ICE agents won’t be going onto Los Angeles public school campuses
Immigration agents won’t be allowed onto the campuses of the Los Angeles Unified School District to look for undocumented students, the school board promised with a unanimous vote Tuesday.
The new resolution directs school staff members not to let any federal Immigration and Customs Enforcement agents enter school campuses or to provide them with student data without clearance. ICE officials who have any reason to be on campus -- such as those evaluating schools that offer exchange programs for non-immigrant students -- can visit schools only after their requests have been cleared by the superintendent and district lawyers.
Board members noted in the meeting that immigration agents haven’t come to schools looking for students.
Students are not actually in danger of being grabbed by ICE agents while at school; ICE considers schools and churches to be “sensitive” locations and does not carry out raids in schools, said spokeswoman Virginia Kice.
But families don’t trust the word of the immigration agency, and some were afraid to send their kids to school after ICE carried out a series of raids across the country last month targeting Central American immigrants, said board member Ref Rodriguez, who co-sponsored the resolution.
The resolution also gives the superintendent 90 days to create a plan to provide resources and information for undocumented and mixed-status families, including “a rapid response network to assist children whose family members have been detained.” The network would establish a procedure for what happens to students if they are in school when a parent is deported, their emergency contact can’t be reached, and there’s no one to get them to and from school.
L.A. Unified is following the example of other counties and districts nationwide -- the San Francisco Unified School District recently released a statement reminding families that ICE officials wouldn’t be allowed on campuses without a “thorough review process,” and county leaders in Montgomery County, Md., gave the Obama administration a similar message that they would not cooperate with deportation efforts.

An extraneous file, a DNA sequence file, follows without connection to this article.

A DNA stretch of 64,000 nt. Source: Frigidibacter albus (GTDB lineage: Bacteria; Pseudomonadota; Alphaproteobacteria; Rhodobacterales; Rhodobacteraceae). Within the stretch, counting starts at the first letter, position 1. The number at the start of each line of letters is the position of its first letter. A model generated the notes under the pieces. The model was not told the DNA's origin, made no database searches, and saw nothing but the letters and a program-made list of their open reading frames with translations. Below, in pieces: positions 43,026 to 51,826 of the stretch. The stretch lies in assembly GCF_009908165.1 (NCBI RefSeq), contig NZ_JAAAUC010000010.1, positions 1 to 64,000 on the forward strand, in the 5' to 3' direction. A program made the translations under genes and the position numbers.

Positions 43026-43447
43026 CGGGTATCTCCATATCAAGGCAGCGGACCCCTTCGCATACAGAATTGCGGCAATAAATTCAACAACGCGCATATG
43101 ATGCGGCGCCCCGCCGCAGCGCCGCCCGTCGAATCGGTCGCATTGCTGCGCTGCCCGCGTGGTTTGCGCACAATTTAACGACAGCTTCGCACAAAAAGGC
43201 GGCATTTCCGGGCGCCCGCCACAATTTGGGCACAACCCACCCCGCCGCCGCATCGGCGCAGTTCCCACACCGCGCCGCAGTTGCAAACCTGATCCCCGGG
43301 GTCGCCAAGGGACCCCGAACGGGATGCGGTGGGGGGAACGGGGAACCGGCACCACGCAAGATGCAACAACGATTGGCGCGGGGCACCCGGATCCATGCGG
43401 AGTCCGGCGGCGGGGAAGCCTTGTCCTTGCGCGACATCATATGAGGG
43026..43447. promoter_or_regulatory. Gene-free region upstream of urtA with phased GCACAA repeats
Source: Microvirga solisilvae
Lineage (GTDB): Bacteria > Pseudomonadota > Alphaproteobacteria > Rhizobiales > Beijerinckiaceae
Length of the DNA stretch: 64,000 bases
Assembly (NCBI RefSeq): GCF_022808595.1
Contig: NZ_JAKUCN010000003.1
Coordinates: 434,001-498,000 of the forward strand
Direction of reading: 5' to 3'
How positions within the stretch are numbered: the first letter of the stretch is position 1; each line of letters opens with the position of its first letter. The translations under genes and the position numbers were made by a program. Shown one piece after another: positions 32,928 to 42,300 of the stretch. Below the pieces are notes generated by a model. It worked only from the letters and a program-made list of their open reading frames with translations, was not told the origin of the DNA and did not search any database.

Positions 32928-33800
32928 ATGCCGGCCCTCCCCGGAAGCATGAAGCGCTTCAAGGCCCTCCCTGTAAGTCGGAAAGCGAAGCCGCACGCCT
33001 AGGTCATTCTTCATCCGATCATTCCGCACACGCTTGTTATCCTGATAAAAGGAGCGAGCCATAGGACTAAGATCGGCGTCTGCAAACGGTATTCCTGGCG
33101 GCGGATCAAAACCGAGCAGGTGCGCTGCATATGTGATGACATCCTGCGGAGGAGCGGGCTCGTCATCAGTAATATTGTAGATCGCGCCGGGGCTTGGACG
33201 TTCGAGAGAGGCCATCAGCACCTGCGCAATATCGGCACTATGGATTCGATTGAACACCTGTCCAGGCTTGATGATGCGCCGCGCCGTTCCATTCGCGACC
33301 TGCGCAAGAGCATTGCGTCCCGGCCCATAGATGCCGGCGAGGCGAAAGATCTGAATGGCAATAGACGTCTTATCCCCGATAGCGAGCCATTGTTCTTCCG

Although there were no raids in L.A. last month, residents are concerned because the city has a large Central American immigrant population.
So to Rodriguez, the resolution is, in part, a symbolic gesture to tell families that “we stand for the safety of our children,” he said. “These are safe spaces.”
One major concern for families is what will happen to their children if they are detained during the day and their emergency contact is unavailable.
“We are afraid to send them to school or even myself to go to adult school,” one mother told the board members during their board meeting Tuesday. “We need you to make a plan. What will happen if I get picked up?”
It’s important for schools to train teachers and staff to educate parents on their immigrant rights because the home environment affects children’s school performance, said Victoria Dominguez, the education services and policy coordinator for the nonprofit immigrant rights organization CARECEN.
To be part of a mixed-status family that is worried about deportation and access to resources is “very stressful,” Dominguez said. “And that stress doesn’t stop with the parents.”
Although the board unanimously passed the resolution, board member George McKenna wanted to know more about the limits of the staff and campuses, he said during the meeting. For example, schools aren’t able to offer the same level of sanctuary that some churches have promised families.
“Schools function when school is open,” McKenna said. “Are we a safe haven when school is closed?”
Some ICE officials visit campuses if the schools have foreign exchange students with visas to study abroad in the U.S. They check out the schools to ensure that the campuses are legitimate learning environments. But during these checks, ICE officials said, they do not seek or request information about undocumented students.
“[F]ederal law requires ICE to continuously monitor schools and non-immigrant students by collecting data and conducting site visits,” Carissa Cuttrell, ICE Student and Exchange Visitor Program spokeswoman, said in a statement. School districts that block these officials from entering campuses would not be eligible to host international students.
School board President Steve Zimmer said in an interview that the goal of the resolution is to ensure immigrant families feel safe in schools, and exchange programs will not be affected.
Reach Sonali Kohli on Twitter @Sonali_Kohli or by email at Sonali.Kohli@latimes.com.
The stories shaping California
Get up to speed with our Essential California newsletter, sent six days a week.
You may occasionally receive promotional content from the Los Angeles Times.